How is an applet suppose to pass double-byte characters (like chinese GB)
the Java applet.
Do we use Unicode or just GB?
The applet works fine when Netscape 4 is in the ISO-8859 mode; it pass GB
characters in 8-bits byte form back to the HTML form.
But once Netscape switch to GB2312 viewing mode when the applet runs, the
applet seems to pass garbage ???? back to the HTML form. Do we simply just
work with 16-bit Java character value? It doesn't seems to work that way
Do we pass 8bit bytes or 16bit Java char? and in what charset?
On Thu, 30 Apr 1998, Jim Saunders wrote:
> The new release of JDK1.1.6 resolves this problem. If you are using JFC and
> JDK1.1.6 you
> will be able to enter CJK. This is off-the-spot support, no in-line support is
> available until the
> IM framework arrives.
> Adrian Havill wrote:
> > >As in the note, the newer Swing/JFC JTextComponent (available by download
> > from the
> > >Sun java site) implements text editing in pure Java, and is not subject to
> > these
> > >limitations. I haven't really played around with it much, and so can't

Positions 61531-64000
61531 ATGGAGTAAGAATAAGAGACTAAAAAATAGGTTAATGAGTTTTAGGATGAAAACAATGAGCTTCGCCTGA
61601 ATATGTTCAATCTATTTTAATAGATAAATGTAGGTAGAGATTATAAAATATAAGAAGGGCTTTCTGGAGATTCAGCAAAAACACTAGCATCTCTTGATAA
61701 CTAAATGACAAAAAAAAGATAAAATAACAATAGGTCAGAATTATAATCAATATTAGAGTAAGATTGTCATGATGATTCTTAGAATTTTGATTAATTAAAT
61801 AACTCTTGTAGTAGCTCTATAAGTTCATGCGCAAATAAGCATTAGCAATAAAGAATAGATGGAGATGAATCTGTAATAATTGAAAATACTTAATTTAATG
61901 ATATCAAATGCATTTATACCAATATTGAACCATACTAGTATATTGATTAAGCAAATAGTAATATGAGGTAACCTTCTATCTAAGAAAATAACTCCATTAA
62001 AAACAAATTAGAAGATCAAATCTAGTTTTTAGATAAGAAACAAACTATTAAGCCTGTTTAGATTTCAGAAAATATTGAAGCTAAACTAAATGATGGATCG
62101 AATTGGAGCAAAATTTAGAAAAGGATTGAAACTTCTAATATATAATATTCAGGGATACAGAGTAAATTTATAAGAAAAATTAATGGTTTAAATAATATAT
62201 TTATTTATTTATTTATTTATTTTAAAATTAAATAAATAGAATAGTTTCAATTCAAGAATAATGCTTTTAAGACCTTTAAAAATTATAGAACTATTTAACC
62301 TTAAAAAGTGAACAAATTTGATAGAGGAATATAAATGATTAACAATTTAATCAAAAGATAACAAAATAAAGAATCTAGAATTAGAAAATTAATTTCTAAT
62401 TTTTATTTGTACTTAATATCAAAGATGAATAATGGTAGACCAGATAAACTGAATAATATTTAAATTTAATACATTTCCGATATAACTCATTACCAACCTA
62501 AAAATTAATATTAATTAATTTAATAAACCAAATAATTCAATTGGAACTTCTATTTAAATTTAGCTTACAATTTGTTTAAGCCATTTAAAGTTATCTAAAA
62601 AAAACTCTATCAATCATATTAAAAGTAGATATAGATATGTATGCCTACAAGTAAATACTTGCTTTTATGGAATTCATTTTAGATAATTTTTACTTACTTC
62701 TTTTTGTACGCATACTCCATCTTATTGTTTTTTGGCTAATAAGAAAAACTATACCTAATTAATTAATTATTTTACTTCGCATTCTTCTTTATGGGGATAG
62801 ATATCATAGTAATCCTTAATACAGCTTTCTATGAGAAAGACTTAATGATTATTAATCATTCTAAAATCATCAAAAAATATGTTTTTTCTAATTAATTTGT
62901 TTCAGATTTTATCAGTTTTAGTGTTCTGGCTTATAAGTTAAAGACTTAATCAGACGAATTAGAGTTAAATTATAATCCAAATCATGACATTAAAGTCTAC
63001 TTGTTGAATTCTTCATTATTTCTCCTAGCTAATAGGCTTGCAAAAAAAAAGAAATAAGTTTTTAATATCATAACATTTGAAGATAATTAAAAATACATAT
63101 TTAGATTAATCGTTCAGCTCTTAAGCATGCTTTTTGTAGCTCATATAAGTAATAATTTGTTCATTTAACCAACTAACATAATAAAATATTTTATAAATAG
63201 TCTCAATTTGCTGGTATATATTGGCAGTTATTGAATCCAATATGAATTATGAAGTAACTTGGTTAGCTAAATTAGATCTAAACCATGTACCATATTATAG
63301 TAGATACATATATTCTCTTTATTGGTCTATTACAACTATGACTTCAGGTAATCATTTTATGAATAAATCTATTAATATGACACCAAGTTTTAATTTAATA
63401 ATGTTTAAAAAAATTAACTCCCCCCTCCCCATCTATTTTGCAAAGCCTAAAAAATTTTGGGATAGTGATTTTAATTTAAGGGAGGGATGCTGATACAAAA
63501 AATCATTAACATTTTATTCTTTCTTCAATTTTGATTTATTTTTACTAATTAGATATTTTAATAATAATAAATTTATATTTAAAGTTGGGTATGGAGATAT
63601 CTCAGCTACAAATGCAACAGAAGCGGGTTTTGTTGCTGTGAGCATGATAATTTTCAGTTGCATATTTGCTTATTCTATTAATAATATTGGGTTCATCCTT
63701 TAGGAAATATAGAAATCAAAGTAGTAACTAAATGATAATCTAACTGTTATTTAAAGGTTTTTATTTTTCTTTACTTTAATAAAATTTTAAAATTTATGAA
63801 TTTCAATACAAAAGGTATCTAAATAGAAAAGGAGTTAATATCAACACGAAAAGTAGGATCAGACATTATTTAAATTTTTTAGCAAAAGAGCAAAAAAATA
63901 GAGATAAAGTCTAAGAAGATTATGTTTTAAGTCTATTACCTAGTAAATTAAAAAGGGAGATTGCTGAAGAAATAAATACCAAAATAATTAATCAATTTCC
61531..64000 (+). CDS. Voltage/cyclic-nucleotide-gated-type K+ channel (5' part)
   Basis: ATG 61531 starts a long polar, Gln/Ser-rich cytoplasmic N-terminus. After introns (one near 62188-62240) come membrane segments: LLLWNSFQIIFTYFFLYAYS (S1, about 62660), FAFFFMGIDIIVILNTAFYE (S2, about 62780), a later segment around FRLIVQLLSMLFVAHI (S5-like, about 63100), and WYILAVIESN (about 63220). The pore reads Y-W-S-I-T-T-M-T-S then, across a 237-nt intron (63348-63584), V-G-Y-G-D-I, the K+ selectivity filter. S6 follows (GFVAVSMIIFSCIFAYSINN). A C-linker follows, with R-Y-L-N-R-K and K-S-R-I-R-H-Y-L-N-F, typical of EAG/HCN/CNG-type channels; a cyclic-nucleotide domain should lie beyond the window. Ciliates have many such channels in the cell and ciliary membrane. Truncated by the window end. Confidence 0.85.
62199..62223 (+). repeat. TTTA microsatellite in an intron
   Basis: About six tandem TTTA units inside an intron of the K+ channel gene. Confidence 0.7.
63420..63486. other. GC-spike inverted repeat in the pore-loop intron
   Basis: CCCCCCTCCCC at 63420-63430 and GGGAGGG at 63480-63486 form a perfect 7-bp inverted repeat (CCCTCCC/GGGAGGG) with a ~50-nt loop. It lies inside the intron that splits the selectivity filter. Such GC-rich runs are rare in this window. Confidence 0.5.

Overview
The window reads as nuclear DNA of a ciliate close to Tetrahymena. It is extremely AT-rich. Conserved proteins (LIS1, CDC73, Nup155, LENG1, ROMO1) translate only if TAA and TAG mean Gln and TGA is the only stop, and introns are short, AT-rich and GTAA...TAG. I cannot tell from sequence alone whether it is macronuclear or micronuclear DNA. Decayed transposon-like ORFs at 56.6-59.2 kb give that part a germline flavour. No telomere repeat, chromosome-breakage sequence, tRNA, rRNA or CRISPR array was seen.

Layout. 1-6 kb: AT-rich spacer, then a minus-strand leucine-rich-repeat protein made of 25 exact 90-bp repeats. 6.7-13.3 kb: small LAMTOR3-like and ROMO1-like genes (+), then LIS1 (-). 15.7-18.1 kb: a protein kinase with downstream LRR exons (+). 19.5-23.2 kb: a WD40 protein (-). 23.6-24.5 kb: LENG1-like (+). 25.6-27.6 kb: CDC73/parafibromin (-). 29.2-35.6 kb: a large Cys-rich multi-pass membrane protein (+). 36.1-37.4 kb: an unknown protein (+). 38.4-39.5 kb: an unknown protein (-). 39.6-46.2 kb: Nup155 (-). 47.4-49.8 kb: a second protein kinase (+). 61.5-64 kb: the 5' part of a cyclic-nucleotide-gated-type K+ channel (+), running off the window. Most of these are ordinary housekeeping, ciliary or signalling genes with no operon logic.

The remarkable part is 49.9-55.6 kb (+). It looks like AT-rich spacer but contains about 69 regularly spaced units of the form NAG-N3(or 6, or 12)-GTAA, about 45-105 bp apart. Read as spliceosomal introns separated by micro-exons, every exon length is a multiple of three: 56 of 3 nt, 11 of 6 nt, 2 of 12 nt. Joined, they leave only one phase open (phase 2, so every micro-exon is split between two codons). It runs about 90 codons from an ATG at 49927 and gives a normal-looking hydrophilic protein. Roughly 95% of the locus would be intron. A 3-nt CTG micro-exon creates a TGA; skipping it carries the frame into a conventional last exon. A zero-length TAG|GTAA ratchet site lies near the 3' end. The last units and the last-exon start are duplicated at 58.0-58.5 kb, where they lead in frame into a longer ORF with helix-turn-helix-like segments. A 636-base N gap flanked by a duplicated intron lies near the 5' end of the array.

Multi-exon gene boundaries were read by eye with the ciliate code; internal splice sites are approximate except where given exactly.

> > speak to its
> > >features in general.
> > If you use the current version of Swing with JDK 1.1, your JTextComponent
> > will be able to accept nothing but ISO-8859-1. The Input Method Editor for
> > CJK systems gets shut off.
> > You'll either have to wait for JDK 1.2 (which, via the IM framework, allows
> > non-Latin1), or use standard 1.1 widgets.
> > Note that this is only for _inputting_ Unicode into Java. The current
> > version of Java does most Latin and CJKV Ideographs in Unicode just fine.
> > (No BIDI, non-spacing marks, etc., yet)
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